Studies have shown that elevated serum heavy metals (cadmium and lead) and a reduction of essential trace metals such as zinc, copper and vitamin E may play a contributory role to recurrent spontaneous abortions (Ajayi, Charles-Davies, & Arinola, 2012). How do we manage this heavy metal detox problem or estrogen dominance quagmire using dietary supplements? First Indole-3-Carbinol (I3C) is a natural supplement extracted from cruciferous vegetables such as broccoli, arugula, and cauliflower. It helps facilitate phase 1 liver detoxification during the elimination of estrogen and estrogen metabolites. This compound has been known to encourage the use of 2-OH pathways, which produce metabolites that are uplifting to the patient including but not limited to the promotion of mood, libido, improved testosterone levels, healthy breast tissue and protection of our reproductive organs from the damaging effects of heavy metals including cancer (Katz, Nisani, & Chamovitz, 2018), (Auborn et al., 2003). In dole-3-Carbinol has also been found to play a crucial role in the prevention and treatment of cancer in women. It is now widely accepted that I3C and DIM affect multiple signaling pathways and target molecules that facilitate the control of cell division, apoptosis, or angiogenesis in deregulated cancer cells. It seems though that the application of Indole-3-Carbinol in prevention of the other cancers and in the prevention of cardiovascular disease, obesity, and diabetes and diabetic complications is also possible (Licznerska & Baer-Dubowska, 2016). On the other hand, Diindolylmethane (DIM) is an I3C-converted enzyme that helps facilitates the elimination of estrogens (especially the toxic type) from the bloodstream, allowing for greater metabolism in the liver. Like I3C, it helps improves estrogen metabolism by regulating 2-OH and 16-OH estrogen metabolic and removal pathways. DIM maximizes the absorption of estrogen in TPD (Thyroid Proliferative Disease) patients and can theoretically act as an anti-estrogen dietary supplement to help reduce the risk of developing TPD. The fact that DIM is found in thyroid tissue means that it can manifest its antiestrogen activity in situ in order to modulate Target organ damage (TOD) (Rajoria et al., 2011). Across all stages of breast cancer carcinogenesis, Bioactive DIM has demonstrated chemo preventative activities. DIM is one of the most well classified and abundant bioactive compounds found in widely used calciferous vegetables (Thomson, Ho, & Strom, 2016). DIM exhibited potent antiproliferative and antiandrogenic properties in human prostate cancer cells that are dependent on androgen. It was able to suppresses LNCaP cell proliferation and inhibited the stimulation of DNA synthesis by dihydrotestosterone (DHT). DIM was able to block the endogenous transcription of Prostate specific antigen (PAS) and decrease intracellular and secreted levels of DHT-PSA protein in LNCaP cells. Research shows that maintaining a proper ratio of 2-OH-Estrone and 16-OH-Estrone is a major wellness factor. DIM plays an important role in controlling this balance, which protects the different functions of the body. DIM also restricts the conversion of testosterone to estrogens. It can help restore hormonal equilibrium and reduce the effects of estrogen dominance, such as bloating, breast tenderness, heavy flow, and pain.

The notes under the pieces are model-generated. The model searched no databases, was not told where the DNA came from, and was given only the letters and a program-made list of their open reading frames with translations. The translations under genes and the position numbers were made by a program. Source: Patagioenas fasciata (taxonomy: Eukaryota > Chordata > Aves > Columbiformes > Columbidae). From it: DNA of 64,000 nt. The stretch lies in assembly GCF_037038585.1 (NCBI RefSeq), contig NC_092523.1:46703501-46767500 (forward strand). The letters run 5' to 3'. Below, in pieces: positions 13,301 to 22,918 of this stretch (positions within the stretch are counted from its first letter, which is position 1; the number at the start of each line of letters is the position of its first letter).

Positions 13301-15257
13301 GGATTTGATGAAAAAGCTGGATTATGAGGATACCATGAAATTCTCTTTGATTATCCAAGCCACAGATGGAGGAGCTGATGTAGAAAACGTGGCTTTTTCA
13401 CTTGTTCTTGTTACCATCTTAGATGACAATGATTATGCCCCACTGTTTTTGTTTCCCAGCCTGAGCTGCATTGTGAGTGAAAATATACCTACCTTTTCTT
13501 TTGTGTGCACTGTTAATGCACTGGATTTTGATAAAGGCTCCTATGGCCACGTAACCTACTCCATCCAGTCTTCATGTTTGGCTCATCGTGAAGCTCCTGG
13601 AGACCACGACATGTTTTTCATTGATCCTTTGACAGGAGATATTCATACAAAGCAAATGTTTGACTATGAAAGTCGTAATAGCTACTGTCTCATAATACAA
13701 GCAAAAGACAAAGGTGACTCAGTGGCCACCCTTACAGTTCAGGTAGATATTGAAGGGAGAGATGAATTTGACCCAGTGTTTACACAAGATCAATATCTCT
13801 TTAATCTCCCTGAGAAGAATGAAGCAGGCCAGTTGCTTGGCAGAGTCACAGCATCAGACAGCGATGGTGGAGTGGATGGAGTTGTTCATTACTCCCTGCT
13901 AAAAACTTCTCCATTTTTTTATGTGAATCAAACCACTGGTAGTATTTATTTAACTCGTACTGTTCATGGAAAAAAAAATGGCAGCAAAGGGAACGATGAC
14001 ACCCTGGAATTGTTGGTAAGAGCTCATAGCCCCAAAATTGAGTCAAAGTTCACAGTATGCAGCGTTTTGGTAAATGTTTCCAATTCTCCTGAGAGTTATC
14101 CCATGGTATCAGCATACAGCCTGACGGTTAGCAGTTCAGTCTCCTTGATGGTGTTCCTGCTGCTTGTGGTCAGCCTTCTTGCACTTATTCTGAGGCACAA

Calcium-D-Glucarate facilitates detoxification of the liver. It helps facilitate the elimination of excess estrogen and its toxic metabolites, which lead to the dominance of estrogen. Oral calcium-D-glucarate supplementation has been shown to inhibit beta-glucuronidase, an enzyme that is generated by the colonic microflora and involved in liver detoxification in Phase II. Elevated activity of beta-glucuronidase is associated with an increased risk for various cancers, especially hormone-dependent cancers such as cancers of the breast, prostate, and colon. Many possible oral calcium-D-glucarate clinical uses include control of estrogen metabolism and as a lipid-lowering agent ("Calcium-D-glucarate," 2002). As the levels of estrogen are elevated, Calcium-D-Glucarate binds to excess estrogen, safely flushing the excess out of the body safely and appropriately thus restoring the hormonal balance in the body and reducing or eliminating the symptoms of estrogen dominance. Calcium-D-Glucarate further facilitates estrogen detoxification by blocking enzymes that interrupt the bonding and removal in the liver.